Mint Director Honors Two Mint Officials With Special Award for Unusual Invention

Press Release
January 16, 1970

Two longtime career employees of the United States Mint have been issued a patent for the new clad metal combinations now being used in the production of dimes, quarters, and half-dollars. The inventors have assigned the patent and all rights to the process to the United States Government.

Mrs. Mary Brooks, Director of the Mint, today presented a joint Special Achievement Award to Philip B. Neisser and Morris V. Boley, for their invention of the new composite materials. They will share $5,000 cash award.

The development of this coin material by Messrs. Neisser and Boley, Technical Consultant and Assistant Technical Consultant to the Director of the Mint, was begun in the early 1960’s, when the United States found it necessary to produce a substitute for the traditional silver coinage. The substitution of a silver-free alloy or an alloy containing a smaller percentage of silver presented complex problems. Any metal or alloy to be used in coins must possess certain mechanical, chemical and physical properties, as well as provide for the protection of the coinage system.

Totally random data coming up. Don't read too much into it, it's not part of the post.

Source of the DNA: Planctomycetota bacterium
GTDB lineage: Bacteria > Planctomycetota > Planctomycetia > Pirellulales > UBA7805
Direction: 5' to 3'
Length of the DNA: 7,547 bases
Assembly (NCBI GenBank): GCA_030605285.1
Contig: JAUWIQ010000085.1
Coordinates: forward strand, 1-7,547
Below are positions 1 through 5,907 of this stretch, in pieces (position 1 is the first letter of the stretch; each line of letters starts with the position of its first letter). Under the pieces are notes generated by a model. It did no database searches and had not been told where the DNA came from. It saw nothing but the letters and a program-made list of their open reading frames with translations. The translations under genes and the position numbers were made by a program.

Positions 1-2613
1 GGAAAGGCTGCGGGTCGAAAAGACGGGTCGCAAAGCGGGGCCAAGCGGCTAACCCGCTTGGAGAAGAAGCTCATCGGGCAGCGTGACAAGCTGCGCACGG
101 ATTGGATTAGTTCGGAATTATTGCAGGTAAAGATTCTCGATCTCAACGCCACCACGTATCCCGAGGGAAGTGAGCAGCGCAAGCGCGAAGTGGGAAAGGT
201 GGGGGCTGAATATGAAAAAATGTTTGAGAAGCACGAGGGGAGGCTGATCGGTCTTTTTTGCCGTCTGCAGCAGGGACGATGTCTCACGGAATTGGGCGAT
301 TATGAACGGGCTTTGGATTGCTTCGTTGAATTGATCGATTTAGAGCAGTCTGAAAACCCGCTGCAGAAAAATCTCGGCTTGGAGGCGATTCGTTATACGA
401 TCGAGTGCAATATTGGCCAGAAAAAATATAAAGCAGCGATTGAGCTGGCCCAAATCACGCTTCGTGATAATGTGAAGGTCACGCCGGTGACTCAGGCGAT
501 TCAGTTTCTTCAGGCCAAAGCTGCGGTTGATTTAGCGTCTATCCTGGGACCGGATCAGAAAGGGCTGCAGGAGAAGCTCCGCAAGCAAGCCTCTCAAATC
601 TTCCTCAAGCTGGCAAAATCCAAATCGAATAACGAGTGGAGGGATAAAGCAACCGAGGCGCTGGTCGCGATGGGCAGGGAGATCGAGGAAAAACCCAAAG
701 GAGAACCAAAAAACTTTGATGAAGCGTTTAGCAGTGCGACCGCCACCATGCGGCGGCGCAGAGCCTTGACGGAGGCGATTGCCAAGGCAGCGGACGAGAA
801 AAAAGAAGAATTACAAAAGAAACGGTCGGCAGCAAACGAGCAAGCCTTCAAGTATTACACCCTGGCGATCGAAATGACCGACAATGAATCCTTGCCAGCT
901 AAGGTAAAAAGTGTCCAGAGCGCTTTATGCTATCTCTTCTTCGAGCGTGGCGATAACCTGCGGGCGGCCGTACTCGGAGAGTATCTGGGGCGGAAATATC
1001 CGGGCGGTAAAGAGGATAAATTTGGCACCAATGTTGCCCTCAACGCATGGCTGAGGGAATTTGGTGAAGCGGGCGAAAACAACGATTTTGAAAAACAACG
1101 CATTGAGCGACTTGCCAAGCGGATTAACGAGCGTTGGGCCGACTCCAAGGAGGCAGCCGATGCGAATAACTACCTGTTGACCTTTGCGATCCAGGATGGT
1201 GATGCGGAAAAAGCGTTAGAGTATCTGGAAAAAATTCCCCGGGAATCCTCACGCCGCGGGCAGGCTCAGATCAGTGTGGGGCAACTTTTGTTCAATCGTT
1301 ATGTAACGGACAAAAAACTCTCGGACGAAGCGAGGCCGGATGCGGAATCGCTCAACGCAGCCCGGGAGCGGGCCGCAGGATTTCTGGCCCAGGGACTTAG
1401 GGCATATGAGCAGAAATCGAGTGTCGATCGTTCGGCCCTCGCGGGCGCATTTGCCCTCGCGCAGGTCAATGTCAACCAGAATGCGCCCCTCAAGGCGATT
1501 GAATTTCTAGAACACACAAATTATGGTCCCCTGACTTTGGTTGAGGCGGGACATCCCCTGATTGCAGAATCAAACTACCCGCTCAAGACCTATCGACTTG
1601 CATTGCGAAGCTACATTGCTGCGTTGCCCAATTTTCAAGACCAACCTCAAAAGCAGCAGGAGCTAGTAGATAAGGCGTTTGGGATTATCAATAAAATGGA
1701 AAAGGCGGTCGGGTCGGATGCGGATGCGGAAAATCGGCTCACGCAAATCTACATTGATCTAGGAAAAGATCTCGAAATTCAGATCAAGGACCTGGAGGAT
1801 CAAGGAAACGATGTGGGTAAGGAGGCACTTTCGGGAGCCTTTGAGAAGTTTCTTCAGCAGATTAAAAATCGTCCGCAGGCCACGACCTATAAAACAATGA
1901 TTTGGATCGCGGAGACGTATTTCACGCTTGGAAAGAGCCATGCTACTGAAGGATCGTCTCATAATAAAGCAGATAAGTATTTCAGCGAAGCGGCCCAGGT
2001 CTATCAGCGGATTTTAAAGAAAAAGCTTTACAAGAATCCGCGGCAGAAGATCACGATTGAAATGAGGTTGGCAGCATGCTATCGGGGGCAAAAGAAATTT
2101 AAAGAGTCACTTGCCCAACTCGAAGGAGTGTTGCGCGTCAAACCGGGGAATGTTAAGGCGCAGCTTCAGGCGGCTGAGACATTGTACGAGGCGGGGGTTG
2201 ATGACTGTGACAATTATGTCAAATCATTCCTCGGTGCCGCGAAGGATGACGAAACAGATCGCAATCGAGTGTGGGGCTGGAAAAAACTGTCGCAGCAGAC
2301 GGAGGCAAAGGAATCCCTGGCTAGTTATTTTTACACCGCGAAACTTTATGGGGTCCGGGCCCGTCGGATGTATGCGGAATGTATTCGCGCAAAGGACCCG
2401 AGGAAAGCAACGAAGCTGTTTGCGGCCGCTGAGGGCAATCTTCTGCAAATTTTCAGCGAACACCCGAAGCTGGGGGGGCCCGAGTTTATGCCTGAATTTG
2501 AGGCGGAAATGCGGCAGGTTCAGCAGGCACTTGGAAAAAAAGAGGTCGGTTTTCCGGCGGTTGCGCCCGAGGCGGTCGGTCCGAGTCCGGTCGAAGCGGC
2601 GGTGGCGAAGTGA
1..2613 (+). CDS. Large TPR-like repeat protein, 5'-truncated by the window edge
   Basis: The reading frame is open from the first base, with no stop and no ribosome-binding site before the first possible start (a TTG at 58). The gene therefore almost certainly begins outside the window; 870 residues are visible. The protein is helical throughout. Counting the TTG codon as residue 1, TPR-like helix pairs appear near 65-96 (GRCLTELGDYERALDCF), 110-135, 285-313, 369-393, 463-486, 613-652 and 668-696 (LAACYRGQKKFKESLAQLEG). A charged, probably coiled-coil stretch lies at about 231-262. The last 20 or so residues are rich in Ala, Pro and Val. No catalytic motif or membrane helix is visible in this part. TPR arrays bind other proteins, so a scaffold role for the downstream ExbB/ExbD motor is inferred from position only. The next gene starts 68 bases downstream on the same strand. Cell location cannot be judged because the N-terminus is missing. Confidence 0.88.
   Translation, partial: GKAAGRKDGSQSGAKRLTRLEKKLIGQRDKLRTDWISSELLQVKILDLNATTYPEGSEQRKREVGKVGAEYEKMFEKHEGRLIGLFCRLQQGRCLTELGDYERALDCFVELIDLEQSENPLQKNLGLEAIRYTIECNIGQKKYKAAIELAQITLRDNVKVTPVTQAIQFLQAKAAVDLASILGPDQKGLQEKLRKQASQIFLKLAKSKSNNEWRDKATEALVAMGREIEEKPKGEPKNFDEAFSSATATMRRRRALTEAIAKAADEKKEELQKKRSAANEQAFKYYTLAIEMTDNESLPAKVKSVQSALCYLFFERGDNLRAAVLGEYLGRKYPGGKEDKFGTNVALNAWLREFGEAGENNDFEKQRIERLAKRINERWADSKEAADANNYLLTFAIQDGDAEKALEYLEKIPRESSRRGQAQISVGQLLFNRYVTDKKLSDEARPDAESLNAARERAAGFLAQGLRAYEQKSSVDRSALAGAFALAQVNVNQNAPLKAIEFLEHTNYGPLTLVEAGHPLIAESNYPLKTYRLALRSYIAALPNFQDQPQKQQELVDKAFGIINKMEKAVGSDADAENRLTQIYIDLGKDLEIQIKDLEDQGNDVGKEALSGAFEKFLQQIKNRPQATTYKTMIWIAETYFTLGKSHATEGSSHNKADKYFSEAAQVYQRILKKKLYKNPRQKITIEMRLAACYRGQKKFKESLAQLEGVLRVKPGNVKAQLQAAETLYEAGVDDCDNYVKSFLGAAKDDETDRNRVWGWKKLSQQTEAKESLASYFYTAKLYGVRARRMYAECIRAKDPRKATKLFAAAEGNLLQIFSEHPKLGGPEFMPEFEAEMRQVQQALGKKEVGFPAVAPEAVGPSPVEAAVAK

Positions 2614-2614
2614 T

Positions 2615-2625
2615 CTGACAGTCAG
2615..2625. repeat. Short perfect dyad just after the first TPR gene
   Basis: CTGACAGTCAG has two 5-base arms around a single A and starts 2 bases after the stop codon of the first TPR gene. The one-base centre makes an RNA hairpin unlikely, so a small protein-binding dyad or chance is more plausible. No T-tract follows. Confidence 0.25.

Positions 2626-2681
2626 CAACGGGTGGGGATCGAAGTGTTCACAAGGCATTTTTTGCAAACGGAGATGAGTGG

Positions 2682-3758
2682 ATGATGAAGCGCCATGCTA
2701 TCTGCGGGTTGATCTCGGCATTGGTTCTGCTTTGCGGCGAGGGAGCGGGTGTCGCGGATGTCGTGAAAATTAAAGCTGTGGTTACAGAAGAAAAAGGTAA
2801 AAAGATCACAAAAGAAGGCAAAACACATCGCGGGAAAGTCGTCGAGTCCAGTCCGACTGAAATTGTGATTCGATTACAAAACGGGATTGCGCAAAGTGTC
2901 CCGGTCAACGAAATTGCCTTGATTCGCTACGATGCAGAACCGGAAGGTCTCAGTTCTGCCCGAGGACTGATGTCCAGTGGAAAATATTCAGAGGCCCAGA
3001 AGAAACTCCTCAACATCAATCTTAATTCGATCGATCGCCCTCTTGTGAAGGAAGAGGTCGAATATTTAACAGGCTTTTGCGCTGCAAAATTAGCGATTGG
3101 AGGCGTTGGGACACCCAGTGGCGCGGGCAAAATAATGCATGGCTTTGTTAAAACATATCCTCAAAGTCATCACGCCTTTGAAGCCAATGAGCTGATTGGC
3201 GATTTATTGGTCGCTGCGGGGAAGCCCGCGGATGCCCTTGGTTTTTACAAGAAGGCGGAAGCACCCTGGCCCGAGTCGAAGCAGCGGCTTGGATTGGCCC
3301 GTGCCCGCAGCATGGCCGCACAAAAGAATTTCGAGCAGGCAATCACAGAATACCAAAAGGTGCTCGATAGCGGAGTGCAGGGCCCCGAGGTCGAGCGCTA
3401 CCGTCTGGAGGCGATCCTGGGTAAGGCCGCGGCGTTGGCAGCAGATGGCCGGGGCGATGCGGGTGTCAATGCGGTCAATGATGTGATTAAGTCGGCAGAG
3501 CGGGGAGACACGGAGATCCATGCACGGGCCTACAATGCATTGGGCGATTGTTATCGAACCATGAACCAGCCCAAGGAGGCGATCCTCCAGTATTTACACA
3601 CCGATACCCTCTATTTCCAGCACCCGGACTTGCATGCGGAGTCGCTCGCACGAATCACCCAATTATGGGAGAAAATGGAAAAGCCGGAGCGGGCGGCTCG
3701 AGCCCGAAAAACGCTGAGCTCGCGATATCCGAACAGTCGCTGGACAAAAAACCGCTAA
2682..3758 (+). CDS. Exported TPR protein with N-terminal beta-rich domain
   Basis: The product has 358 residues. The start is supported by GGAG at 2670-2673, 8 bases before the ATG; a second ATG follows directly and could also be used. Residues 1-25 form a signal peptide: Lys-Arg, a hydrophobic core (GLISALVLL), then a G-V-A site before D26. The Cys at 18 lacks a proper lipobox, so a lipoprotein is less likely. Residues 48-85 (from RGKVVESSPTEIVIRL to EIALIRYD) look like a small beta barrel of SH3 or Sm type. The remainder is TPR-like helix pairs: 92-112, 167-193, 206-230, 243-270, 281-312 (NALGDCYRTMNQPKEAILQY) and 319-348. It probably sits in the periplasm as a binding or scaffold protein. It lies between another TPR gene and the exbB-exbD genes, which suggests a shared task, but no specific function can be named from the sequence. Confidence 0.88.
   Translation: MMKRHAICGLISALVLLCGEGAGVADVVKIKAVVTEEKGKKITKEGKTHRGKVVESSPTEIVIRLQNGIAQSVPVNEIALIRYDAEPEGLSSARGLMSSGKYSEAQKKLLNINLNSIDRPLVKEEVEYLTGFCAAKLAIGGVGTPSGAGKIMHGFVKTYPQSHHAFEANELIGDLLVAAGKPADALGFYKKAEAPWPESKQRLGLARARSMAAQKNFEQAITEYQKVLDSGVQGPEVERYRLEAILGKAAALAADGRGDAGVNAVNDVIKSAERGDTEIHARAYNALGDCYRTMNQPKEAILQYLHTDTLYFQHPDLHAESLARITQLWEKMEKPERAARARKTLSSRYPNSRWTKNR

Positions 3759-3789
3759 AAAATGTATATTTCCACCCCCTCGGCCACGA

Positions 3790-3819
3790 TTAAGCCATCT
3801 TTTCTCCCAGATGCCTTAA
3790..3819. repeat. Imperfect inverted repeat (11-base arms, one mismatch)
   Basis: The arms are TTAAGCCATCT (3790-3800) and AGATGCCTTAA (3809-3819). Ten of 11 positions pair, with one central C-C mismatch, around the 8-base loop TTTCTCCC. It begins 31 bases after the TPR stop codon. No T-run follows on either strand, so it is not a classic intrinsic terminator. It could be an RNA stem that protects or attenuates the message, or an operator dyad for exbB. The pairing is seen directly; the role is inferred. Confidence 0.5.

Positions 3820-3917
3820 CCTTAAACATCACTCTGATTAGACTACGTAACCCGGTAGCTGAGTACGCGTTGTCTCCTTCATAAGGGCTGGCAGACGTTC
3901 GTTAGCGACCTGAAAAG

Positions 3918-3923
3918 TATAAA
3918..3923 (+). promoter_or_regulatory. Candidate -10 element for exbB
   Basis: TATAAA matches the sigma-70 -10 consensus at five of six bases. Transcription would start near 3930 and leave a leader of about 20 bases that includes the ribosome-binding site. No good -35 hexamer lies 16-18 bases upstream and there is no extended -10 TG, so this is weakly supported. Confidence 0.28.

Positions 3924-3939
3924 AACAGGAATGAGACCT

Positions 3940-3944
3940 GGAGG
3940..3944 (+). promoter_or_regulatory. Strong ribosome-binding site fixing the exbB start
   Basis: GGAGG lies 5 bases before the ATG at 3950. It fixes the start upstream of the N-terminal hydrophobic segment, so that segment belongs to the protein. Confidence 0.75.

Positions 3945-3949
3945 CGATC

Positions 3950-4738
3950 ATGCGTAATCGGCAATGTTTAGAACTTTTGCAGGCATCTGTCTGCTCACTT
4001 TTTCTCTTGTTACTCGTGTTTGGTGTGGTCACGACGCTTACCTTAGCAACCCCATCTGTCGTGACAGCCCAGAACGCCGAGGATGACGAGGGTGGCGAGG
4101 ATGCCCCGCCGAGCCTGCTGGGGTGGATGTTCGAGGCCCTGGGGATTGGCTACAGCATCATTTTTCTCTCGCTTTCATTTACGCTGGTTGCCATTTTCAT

The coin material has outer layers of either copper-nickel or silver-copper alloys bonded directly to either a pure copper or silver-copper base, and is used for the production of the half-dollar, quarter and dime coins.

Mr. Neisser, a chemist and metallurgist, began his Government career with the Mint in Philadelphia in 1934 in the Assay Division. He advanced through the ranks and in 1942 was named Assistant Superintendent of the Melting and Refining Division. In 1951 he moved to the Bureau in Washington as Assistant Technical Consultant to the Director and in 1958 was promoted to his present position.

Mr. Boley, a chemist, also entered Government service in 1934 and came to the Bureau of the Mint’s laboratory in 1939. In 1948 he transferred to the San Francisco Mint where he progressed to the position of Superintendent of Melting and Refining. In 1958 he returned to the Bureau in Washington as Assistant Technical Consultant to the Director. Mr. Boley will retire from Government service on January 31, 1970.

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